The 5 most effective Soviet women snipers of the Second World War
Categories: HistoryBy Pictolic https://pictolic.com/article/the-5-most-effective-soviet-women-snipers-of-the-second-world-war
It is believed that war is not a woman's business. But when the enemy comes to their native land, they often have to reconsider their attitude to many things and take up arms.
On January 28, 1945, the young beauty Rosa Shanina, a female sniper, whose merits before the Motherland can hardly be overestimated, died. Our story is about her and her sisters in arms, who forged victory in the Great Patriotic War on an equal basis with men.
It's not easy to become a sniper. To do this, you need to have many qualities: observation, patience, the ability to wait and, undoubtedly, a flexible analytical mind. Such qualities are often possessed by women, and that is why there are many representatives of the fair sex among the most effective snipers.
On the battlefields of the Great Patriotic War, six women received the Hero of the Soviet Union star, and one became a full knight of the Soldier's Order of Glory. Rosa Shanina, a very young girl, was the first to receive the high title of Hero.
Rosa Shanina was born into a family of peasants of the Vologda province on April 3, 1924. The parents named their daughter after Rosa Luxemburg, a German revolutionary. After graduating from grade 7, Rosa, without the permission of her parents, left her native village and went to Arkhangelsk, where she entered a pedagogical college.
When the war began, Shanina was only 17 years old. Her three older brothers were among the first to go to the front and one by one died at the very beginning of the war. In 1943, as soon as age allowed, Rosa came to the military enlistment office to enlist as a volunteer. The girl was sent to the women's sniper school, which she graduated from in 1944 with the highest scores.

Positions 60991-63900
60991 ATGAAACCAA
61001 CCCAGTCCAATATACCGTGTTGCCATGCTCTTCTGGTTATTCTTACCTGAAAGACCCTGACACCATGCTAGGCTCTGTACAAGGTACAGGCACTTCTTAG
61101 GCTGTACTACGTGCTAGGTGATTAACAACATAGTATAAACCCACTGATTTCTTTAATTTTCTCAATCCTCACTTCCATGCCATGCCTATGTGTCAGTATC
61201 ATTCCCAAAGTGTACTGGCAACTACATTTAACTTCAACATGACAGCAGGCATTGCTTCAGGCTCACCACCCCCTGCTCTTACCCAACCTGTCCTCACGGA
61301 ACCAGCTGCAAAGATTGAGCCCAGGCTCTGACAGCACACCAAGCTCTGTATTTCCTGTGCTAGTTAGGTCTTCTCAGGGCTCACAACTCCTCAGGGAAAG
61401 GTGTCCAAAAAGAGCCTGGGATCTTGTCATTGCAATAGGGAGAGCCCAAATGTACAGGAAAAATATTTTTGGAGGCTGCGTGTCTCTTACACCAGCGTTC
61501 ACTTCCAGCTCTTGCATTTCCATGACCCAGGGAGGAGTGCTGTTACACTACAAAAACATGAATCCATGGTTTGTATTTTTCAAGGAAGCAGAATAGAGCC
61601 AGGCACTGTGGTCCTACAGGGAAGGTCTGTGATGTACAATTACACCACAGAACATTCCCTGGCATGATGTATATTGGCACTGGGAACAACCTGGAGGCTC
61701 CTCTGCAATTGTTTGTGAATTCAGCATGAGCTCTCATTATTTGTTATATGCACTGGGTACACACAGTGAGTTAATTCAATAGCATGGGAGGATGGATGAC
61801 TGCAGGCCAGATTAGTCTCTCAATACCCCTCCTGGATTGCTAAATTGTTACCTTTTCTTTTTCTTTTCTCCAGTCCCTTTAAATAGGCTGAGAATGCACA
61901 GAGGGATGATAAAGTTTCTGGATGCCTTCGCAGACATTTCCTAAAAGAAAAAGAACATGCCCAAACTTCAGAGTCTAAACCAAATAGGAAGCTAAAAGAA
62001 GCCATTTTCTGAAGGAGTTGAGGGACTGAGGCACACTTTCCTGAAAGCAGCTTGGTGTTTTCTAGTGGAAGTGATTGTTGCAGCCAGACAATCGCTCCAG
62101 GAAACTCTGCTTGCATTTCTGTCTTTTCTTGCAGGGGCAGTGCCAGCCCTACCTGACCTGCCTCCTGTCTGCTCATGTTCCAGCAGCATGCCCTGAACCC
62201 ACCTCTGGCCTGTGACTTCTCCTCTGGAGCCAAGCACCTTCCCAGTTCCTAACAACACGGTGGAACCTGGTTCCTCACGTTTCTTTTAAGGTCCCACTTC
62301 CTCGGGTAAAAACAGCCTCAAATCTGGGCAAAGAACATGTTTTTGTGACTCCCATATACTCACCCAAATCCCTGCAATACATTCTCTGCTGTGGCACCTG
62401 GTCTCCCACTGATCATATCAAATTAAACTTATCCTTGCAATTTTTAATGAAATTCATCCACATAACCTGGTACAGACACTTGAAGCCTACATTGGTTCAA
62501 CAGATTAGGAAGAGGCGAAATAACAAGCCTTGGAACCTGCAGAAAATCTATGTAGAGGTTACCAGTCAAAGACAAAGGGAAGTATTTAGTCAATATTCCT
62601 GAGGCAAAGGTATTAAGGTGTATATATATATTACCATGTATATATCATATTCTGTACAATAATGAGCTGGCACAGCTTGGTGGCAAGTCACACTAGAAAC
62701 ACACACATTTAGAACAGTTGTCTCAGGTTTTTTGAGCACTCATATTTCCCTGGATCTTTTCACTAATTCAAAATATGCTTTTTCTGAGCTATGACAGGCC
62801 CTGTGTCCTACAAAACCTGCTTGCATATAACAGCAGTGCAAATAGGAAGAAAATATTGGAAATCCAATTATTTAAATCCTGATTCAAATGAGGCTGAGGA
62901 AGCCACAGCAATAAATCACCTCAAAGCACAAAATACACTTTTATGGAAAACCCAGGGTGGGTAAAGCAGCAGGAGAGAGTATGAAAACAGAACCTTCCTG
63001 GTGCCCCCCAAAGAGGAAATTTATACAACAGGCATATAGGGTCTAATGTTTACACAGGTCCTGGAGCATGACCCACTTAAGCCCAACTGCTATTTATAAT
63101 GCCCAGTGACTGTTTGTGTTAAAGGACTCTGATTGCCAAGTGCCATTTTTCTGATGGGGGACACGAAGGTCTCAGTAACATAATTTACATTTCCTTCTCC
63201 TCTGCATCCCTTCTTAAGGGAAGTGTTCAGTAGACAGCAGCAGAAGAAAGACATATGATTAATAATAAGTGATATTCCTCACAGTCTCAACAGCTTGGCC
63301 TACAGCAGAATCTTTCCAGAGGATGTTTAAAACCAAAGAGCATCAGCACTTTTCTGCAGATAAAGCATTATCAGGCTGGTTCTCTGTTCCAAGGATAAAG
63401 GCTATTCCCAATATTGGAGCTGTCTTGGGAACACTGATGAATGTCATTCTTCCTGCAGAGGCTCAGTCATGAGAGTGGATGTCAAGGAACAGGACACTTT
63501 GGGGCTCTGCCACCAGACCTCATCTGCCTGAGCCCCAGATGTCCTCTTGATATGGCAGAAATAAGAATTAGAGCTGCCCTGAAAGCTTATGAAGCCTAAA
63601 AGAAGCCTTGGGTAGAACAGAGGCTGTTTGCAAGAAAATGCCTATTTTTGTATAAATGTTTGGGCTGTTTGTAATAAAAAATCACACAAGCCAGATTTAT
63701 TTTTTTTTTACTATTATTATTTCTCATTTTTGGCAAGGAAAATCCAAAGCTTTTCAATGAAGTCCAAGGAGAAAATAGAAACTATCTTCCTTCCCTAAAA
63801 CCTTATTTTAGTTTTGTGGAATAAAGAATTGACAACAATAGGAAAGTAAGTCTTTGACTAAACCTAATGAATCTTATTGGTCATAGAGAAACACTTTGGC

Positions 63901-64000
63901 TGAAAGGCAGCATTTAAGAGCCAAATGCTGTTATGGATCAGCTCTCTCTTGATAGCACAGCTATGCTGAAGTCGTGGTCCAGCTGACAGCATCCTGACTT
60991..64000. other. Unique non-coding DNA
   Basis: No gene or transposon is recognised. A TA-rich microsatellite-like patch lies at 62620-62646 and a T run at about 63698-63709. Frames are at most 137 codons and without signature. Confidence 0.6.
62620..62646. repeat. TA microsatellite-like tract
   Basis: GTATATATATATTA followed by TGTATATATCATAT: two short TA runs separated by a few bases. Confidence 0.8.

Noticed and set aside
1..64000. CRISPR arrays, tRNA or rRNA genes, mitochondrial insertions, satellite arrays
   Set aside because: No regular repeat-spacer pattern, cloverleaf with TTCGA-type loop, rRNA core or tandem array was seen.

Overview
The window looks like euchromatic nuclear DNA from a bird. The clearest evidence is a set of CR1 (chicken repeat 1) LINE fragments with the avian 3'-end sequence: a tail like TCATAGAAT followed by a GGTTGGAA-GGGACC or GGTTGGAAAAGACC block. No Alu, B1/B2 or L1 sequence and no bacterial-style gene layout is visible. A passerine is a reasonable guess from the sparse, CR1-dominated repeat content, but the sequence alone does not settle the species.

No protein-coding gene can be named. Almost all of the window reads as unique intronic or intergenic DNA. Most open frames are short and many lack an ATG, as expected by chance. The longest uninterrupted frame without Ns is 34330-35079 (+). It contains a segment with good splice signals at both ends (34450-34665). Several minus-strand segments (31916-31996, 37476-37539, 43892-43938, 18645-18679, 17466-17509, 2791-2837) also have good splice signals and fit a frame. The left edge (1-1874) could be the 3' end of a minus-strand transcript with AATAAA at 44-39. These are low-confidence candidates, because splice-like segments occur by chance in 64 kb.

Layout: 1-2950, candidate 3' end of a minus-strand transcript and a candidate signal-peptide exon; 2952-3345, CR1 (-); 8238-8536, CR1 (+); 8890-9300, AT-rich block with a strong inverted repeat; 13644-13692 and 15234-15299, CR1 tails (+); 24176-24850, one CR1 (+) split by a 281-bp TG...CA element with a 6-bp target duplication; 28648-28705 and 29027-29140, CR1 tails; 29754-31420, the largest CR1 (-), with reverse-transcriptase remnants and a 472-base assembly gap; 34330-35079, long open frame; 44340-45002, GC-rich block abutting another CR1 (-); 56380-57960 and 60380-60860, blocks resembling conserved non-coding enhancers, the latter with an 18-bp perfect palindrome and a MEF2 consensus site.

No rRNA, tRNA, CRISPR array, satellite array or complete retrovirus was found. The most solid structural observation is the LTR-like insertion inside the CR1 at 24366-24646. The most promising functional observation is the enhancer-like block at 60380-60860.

At the front, Rosa specialized in hitting the most difficult targets – moving ones. Officially, she has 59 German soldiers and officers on her account, but according to other sources - 75. There are 12 professional snipers among the enemies killed by the girl. For such results, the Allied press dubbed Rosa the "invisible horror of East Prussia," and Soviet newspapers and magazines regularly published her photo.
Rosa Shanina became the first woman in history to be awarded the Order of Glory of the II and III degrees, as well as the medal "For Courage". Despite the prohibition to keep personal records, the girl did not part with her diary. Here is one of his notes:
Do not think that the girl was sitting in ambush all the time, looking for the enemy in the sight. Rosa had to go on the attack on a par with male soldiers and had been in intelligence more than once. A girl died during fierce fighting in East Prussia. Having come under heavy mortar fire, her unit lost 72 people out of 78. 21-year-old Rosa Shanina, rescuing a wounded comrade from under fire, was wounded in the chest by shrapnel and died in hospital on January 28, 1945, not having lived to see victory quite a bit.
Lyudmila Pavlichenko was born in the Ukrainian city of Bila Tserkva on July 1, 1916. After school, Lyudmila worked at the Arsenal factory, and then entered Kiev University. While still a student, Pavlichenko graduated from sniper school – at that time, obtaining military specialties was very popular among young people.
The beginning of the war caught 25-year-old Lyudmila in Odessa, where the girl was in pre-graduate practice. Without delay, Lyudmila signed up as a volunteer and left for the front in July 1941. Sniper Pavlichenko received her baptism of fire in the battles for Odessa, then the woman defended Sevastopol from the enemy.